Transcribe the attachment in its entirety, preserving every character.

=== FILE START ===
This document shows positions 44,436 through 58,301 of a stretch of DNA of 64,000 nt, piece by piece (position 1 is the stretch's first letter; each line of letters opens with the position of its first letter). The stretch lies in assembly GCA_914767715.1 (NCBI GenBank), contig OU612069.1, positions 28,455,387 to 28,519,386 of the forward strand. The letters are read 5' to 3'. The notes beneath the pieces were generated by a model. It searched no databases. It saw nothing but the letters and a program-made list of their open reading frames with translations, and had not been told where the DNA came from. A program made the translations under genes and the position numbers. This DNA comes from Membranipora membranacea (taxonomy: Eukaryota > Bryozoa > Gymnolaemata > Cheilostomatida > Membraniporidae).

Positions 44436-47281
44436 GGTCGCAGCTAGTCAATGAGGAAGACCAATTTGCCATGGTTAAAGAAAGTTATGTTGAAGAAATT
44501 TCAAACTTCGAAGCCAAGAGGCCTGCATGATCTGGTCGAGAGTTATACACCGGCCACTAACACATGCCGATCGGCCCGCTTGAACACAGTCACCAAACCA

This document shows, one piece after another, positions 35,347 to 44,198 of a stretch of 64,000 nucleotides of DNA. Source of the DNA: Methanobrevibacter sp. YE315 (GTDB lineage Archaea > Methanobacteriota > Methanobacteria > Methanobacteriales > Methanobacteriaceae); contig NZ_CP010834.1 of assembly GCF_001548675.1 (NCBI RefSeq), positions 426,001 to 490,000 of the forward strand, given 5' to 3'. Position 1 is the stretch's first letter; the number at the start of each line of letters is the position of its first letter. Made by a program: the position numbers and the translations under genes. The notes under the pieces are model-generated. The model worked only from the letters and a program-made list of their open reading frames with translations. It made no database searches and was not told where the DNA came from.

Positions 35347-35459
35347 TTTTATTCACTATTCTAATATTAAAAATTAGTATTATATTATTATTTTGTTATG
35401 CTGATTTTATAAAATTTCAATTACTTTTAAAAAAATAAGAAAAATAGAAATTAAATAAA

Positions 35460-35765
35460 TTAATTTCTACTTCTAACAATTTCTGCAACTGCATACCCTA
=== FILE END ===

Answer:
This document shows positions 44,436 through 58,301 of a stretch of DNA of 64,000 nt, piece by piece (position 1 is the stretch's first letter; each line of letters opens with the position of its first letter). The stretch lies in assembly GCA_914767715.1 (NCBI GenBank), contig OU612069.1, positions 28,455,387 to 28,519,386 of the forward strand. The letters are read 5' to 3'. The notes beneath the pieces were generated by a model. It searched no databases. It saw nothing but the letters and a program-made list of their open reading frames with translations, and had not been told where the DNA came from. A program made the translations under genes and the position numbers. This DNA comes from Membranipora membranacea (taxonomy: Eukaryota > Bryozoa > Gymnolaemata > Cheilostomatida > Membraniporidae).

Positions 44436-47281
44436 GGTCGCAGCTAGTCAATGAGGAAGACCAATTTGCCATGGTTAAAGAAAGTTATGTTGAAGAAATT
44501 TCAAACTTCGAAGCCAAGAGGCCTGCATGATCTGGTCGAGAGTTATACACCGGCCACTAACACATGCCGATCGGCCCGCTTGAACACAGTCACCAAACCA

This document shows, one piece after another, positions 35,347 to 44,198 of a stretch of 64,000 nucleotides of DNA. Source of the DNA: Methanobrevibacter sp. YE315 (GTDB lineage Archaea > Methanobacteriota > Methanobacteria > Methanobacteriales > Methanobacteriaceae); contig NZ_CP010834.1 of assembly GCF_001548675.1 (NCBI RefSeq), positions 426,001 to 490,000 of the forward strand, given 5' to 3'. Position 1 is the stretch's first letter; the number at the start of each line of letters is the position of its first letter. Made by a program: the position numbers and the translations under genes. The notes under the pieces are model-generated. The model worked only from the letters and a program-made list of their open reading frames with translations. It made no database searches and was not told where the DNA came from.

Positions 35347-35459
35347 TTTTATTCACTATTCTAATATTAAAAATTAGTATTATATTATTATTTTGTTATG
35401 CTGATTTTATAAAATTTCAATTACTTTTAAAAAAATAAGAAAAATAGAAATTAAATAAA

Positions 35460-35765
35460 TTAATTTCTACTTCTAACAATTTCTGCAACTGCATACCCTA